VJ calls for leadership development

By Staff Reporter

VETERAN politician Vernon Mwaanga says elections at whatever level, are and should not be tantamount to war or hatred.

Mwaanga, in a press statement titled ‘how can we prepare today’s youth for tomorrow’s leadership?’ stated that today’s young people were supposed to be better educated and needed to be trained in leadership skills and qualities which tomorrow’s world would require.

Mwaanga stated that every country went through generational changes of leadership and skills development, which included collective intelligence, innovation, skills connectivity, empathy among others, be it in politics, business or the professions.

“The most successful countries prepare young people for tomorrow’s leadership roles. Unfortunately, we are not doing enough of this in our country and in many other countries around the world. The net result is that we end up with the wrong leaders, particularly in politics, who get into politics for the wrong reasons. We must pay more attention to leadership development,” Mwaanga stated.

“The leaders of tomorrow will face many more daunting challenges than the present generation and among them will be the acquiring and developing of technology friendly skills and abilities. It cannot be denied that we live in a fast-changing world where the government, professional and business environment never stop evolving.”

He stated that leaders of tomorrow would have a much greater role to continually adapt to changes and challenges.

“The challenge will be for these young people to develop personal skills to lead, innovate and create teams and layers of leadership at various levels, which will input into the final decision-making. They will need to have clear visions, establish clear goals, set specific targets and how to achieve these targets,” Mwaanga stated.

“Competition in politics, the professions and business in the future will be huge. This is necessary as we build modern societies which work and serve the people’s and not personal interests. I interact with many young people who aspire to go into active politics, because they are under the impression that they will get rich. They have seen politicians get rich at the expense of the people they are supposed to serve.”

He lamented that it was not unusual to see young people being funded and sent by senior politicians to areas where there were elections or by-elections sorely “to harass or attack political opponents.”

Mwaanga cited reported clashes between the UPND and PF in Lundazi, Sesheke and other areas, where there are parliamentary or local government by-elections.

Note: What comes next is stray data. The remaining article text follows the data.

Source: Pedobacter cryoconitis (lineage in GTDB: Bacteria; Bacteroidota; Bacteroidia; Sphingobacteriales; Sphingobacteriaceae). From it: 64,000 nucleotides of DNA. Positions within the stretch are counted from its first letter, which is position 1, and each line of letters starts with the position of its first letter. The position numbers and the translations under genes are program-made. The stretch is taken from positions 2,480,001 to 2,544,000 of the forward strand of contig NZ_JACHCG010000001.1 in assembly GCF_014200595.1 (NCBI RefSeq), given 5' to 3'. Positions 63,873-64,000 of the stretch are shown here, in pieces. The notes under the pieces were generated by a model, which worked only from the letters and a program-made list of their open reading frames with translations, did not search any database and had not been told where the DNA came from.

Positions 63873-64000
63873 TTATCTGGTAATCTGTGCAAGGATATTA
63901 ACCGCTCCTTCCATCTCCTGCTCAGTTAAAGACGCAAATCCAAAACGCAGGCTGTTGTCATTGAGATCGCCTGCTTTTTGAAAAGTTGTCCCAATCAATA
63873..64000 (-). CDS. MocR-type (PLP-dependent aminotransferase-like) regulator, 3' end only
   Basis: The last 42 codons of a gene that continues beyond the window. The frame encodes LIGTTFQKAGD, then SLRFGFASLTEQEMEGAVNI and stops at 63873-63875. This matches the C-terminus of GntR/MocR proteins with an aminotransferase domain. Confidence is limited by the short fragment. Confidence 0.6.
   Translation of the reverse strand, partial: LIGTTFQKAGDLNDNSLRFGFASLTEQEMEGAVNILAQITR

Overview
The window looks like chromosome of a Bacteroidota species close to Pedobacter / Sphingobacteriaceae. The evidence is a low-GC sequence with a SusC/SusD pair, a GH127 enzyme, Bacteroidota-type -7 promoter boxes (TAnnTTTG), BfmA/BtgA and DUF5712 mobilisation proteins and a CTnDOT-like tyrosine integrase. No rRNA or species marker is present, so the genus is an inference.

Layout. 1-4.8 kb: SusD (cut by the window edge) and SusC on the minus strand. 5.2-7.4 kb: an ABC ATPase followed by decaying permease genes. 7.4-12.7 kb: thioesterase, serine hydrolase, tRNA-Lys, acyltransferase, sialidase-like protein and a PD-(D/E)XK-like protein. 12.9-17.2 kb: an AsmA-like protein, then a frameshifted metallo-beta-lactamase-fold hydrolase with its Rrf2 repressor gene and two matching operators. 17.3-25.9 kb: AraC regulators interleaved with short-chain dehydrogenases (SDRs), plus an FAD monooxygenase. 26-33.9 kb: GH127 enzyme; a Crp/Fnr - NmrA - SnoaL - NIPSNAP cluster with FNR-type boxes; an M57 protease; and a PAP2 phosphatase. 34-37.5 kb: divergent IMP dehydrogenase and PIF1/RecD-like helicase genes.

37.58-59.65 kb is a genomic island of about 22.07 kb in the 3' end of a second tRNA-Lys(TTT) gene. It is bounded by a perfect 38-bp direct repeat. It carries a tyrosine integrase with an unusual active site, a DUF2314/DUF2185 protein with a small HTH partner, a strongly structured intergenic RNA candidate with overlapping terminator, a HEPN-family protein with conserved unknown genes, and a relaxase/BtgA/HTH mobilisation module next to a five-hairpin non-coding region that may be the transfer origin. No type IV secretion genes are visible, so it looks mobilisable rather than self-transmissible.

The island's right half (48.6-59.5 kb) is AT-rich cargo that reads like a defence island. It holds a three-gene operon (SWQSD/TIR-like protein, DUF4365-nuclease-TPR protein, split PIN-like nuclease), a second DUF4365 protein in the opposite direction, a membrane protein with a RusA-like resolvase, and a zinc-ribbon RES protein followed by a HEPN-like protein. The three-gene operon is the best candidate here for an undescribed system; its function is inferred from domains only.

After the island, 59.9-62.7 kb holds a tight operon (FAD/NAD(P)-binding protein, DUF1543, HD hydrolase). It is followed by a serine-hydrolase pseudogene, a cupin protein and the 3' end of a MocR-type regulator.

“Young people of nowadays are setting very low and wrong targets for themselves. Instead of setting high and noble targets for their future, they are agreeing to be used as agents of violence during elections or by-elections, thereby take part in undermining the democracy for which my generation fought so hard and sacrificed so much to achieve,” Mwaanga stated.

He stated that political parties participating in the February 12 parliamentary and local government by-elections must accept blame for the ongoing skirmishes.

Mwaanga stated that it was in view of the current politically instigated violence that inclusive national political dialogue was so important and desirable today, not tomorrow.

“Politicians must dialogue and make a commitment to zero tolerance to violence among many other issues and even agree to give a credible electoral commission, power to disqualify candidates whose political party cadres are using violence,” he stated.

“What kind of future are we preparing for future generations, if the only thing they are being taught is violence, which is an enemy of peace and democracy? Elections at whatever level, are and should not be tantamount to war or hatred. Elections should be treated as a mere contest of ideas, where voters must freely make their choices and hold politicians accountable for the election promises they make during their campaigns.”

Meanwhile, Mwaanga stated that instead of using young people for unwholesome purposes, this generation and particularly the politicians, should be telling young people that “if you cannot be a bridge to connect people, then do not be the wall to separate them,”

“If you cannot be a light to brighten people’s lives, then do not be the darkness to cover them: if you cannot be water to help people’s crops sprout, then do not be the pest to destroy them: if you cannot be the vaccine to give life, do not be the virus to terminate it: if you cannot be a pencil to write people’s happiness, then be an eraser to remove their sadness: you must always be each other’s keeper and you collectively resolve to make our country, our continent and our one world, a better place for all and not just a few. Never give up on your dreams for a better future for all, because the best is yet to come,” stated Mwaanga.

 

 

 

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